The DNA map of the hammerhead and mako sharks, two endangered species whose populations have collapsed in the last 250,000 years, has been obtained: the result, published in the journal iScience, is by a group of researchers led by the US Cornell University, who managed to reach a very high level of definition, even distinguishing the different chromosomes.
The data obtained will help to better direct efforts to protect these animals, but the news is not encouraging: the genetic diversity of these species is very low, a factor that indicates a poor ability to adapt to the profound changes that human activities are bringing in shark environments.
The researchers led by Michael Stanhope managed to obtain tissue samples from various hammerhead and mako sharks, from which they then extracted and reassembled the various DNA sequences, a bit like a puzzle.
The data were then compared with those available for other shark species, such as the whale shark and the white shark, making it possible to reach a very high precision: it is a very difficult undertaking to tackle, especially for species like these, which they have much larger genomes than humans.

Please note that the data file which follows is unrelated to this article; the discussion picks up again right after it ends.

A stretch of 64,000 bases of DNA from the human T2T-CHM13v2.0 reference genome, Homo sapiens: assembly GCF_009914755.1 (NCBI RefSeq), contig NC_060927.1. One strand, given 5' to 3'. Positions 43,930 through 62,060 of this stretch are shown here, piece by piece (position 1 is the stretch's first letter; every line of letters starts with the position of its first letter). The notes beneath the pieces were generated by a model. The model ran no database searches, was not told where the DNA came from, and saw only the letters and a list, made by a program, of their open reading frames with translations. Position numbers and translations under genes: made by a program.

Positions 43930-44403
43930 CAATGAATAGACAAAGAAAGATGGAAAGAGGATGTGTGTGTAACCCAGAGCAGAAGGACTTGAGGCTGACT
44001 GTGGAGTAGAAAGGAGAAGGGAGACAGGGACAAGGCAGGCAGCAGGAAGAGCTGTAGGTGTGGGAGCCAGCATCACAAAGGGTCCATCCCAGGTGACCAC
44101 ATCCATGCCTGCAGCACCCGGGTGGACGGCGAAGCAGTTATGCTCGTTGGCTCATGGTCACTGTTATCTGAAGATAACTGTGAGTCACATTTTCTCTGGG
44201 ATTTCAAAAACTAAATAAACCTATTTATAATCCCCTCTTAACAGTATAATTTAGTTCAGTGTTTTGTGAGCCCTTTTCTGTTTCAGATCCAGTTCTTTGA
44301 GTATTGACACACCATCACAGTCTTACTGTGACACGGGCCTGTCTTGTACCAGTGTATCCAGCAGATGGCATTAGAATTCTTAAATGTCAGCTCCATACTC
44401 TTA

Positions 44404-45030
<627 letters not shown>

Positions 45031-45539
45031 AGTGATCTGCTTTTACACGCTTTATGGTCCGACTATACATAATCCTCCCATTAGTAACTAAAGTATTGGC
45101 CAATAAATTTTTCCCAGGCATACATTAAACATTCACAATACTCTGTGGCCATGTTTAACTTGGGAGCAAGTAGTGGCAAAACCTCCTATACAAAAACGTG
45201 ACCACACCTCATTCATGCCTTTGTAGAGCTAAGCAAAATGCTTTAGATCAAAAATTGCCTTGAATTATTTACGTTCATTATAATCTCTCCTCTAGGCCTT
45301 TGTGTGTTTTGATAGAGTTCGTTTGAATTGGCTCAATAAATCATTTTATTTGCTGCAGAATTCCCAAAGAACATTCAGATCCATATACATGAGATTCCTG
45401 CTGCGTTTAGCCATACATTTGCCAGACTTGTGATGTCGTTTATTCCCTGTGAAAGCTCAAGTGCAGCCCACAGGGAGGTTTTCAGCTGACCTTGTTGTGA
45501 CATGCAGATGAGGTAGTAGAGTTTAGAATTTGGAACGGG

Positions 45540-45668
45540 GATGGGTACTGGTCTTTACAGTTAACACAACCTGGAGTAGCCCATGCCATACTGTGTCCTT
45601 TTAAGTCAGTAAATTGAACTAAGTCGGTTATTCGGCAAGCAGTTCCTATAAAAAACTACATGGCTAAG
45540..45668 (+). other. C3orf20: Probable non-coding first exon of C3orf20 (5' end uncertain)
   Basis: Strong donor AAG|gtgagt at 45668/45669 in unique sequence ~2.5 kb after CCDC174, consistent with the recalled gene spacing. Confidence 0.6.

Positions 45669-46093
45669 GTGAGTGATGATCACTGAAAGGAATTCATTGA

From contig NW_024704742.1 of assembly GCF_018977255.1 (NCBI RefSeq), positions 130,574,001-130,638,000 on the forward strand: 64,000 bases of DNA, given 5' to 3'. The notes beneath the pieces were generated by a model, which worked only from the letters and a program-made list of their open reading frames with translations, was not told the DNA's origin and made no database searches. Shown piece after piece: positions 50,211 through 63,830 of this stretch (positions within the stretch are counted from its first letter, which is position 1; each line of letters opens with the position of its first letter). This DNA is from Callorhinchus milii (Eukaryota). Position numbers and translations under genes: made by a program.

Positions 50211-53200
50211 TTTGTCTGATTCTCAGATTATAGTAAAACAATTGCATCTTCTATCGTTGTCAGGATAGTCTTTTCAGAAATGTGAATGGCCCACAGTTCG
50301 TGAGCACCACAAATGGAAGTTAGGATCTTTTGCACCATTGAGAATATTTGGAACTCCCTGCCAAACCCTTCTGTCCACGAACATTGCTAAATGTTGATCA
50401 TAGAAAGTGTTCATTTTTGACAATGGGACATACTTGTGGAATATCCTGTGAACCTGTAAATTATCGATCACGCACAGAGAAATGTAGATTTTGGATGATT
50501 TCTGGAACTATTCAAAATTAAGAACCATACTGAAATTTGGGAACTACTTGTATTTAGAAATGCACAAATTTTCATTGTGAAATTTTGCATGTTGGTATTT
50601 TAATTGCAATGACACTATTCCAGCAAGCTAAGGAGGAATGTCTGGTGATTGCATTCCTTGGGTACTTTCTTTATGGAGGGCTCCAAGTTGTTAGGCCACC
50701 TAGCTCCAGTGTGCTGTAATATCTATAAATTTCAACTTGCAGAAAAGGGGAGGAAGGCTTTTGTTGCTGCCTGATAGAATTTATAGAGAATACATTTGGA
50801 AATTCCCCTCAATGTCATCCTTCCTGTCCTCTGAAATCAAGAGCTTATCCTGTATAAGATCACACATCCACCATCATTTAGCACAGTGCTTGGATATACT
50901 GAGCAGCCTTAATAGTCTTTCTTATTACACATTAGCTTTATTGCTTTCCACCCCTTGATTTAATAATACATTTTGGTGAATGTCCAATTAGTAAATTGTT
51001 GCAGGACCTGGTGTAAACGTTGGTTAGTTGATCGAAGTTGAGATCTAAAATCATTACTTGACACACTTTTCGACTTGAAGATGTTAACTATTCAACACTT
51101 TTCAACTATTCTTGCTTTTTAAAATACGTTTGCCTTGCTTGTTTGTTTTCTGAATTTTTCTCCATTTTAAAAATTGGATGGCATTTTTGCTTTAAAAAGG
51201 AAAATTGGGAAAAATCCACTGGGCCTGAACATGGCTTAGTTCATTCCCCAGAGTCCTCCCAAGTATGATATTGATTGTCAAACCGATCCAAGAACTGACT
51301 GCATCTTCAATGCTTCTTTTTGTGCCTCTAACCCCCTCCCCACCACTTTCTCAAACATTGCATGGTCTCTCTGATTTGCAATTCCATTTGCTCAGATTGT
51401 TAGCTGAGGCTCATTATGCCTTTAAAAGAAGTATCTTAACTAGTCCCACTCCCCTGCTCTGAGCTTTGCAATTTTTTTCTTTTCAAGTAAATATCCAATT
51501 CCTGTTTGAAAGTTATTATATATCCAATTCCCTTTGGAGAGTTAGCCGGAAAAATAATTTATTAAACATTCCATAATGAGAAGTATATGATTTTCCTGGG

The results show that the situation is not easy, especially for the hammerhead shark: in addition to the low genetic diversity, in fact, this shark also shows many signs of inbreeding, a fact that can further reduce the survival capacity of a population.
In addition to revealing the fragility of these two endangered species, the authors of the study hope that the techniques used and the data obtained can become a point of reference for other research in the field of conservation of endangered animals.